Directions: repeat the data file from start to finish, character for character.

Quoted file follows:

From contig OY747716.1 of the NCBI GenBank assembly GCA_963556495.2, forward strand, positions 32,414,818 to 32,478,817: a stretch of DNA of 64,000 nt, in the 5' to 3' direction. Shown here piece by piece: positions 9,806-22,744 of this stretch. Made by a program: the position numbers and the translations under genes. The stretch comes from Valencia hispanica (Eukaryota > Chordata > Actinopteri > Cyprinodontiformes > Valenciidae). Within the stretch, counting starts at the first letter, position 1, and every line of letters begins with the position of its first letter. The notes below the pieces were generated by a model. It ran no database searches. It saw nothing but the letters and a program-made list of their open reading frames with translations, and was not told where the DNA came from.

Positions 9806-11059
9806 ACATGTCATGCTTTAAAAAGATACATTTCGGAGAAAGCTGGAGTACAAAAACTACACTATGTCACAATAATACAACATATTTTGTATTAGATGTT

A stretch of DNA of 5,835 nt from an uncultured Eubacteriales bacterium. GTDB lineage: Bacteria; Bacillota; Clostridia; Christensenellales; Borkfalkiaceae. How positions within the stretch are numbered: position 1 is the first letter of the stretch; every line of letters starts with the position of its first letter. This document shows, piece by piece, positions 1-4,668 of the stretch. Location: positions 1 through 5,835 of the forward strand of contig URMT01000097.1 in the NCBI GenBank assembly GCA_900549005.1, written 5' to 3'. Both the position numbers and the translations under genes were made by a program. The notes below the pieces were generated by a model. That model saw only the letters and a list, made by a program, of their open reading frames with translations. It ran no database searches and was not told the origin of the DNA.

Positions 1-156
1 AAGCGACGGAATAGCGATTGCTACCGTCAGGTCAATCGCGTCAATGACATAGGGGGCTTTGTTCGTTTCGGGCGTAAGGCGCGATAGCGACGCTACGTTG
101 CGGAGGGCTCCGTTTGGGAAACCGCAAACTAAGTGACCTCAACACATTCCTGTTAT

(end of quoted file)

From contig OY747716.1 of the NCBI GenBank assembly GCA_963556495.2, forward strand, positions 32,414,818 to 32,478,817: a stretch of DNA of 64,000 nt, in the 5' to 3' direction. Shown here piece by piece: positions 9,806-22,744 of this stretch. Made by a program: the position numbers and the translations under genes. The stretch comes from Valencia hispanica (Eukaryota > Chordata > Actinopteri > Cyprinodontiformes > Valenciidae). Within the stretch, counting starts at the first letter, position 1, and every line of letters begins with the position of its first letter. The notes below the pieces were generated by a model. It ran no database searches. It saw nothing but the letters and a program-made list of their open reading frames with translations, and was not told where the DNA came from.

Positions 9806-11059
9806 ACATGTCATGCTTTAAAAAGATACATTTCGGAGAAAGCTGGAGTACAAAAACTACACTATGTCACAATAATACAACATATTTTGTATTAGATGTT

A stretch of DNA of 5,835 nt from an uncultured Eubacteriales bacterium. GTDB lineage: Bacteria; Bacillota; Clostridia; Christensenellales; Borkfalkiaceae. How positions within the stretch are numbered: position 1 is the first letter of the stretch; every line of letters starts with the position of its first letter. This document shows, piece by piece, positions 1-4,668 of the stretch. Location: positions 1 through 5,835 of the forward strand of contig URMT01000097.1 in the NCBI GenBank assembly GCA_900549005.1, written 5' to 3'. Both the position numbers and the translations under genes were made by a program. The notes below the pieces were generated by a model. That model saw only the letters and a list, made by a program, of their open reading frames with translations. It ran no database searches and was not told the origin of the DNA.

Positions 1-156
1 AAGCGACGGAATAGCGATTGCTACCGTCAGGTCAATCGCGTCAATGACATAGGGGGCTTTGTTCGTTTCGGGCGTAAGGCGCGATAGCGACGCTACGTTG
101 CGGAGGGCTCCGTTTGGGAAACCGCAAACTAAGTGACCTCAACACATTCCTGTTAT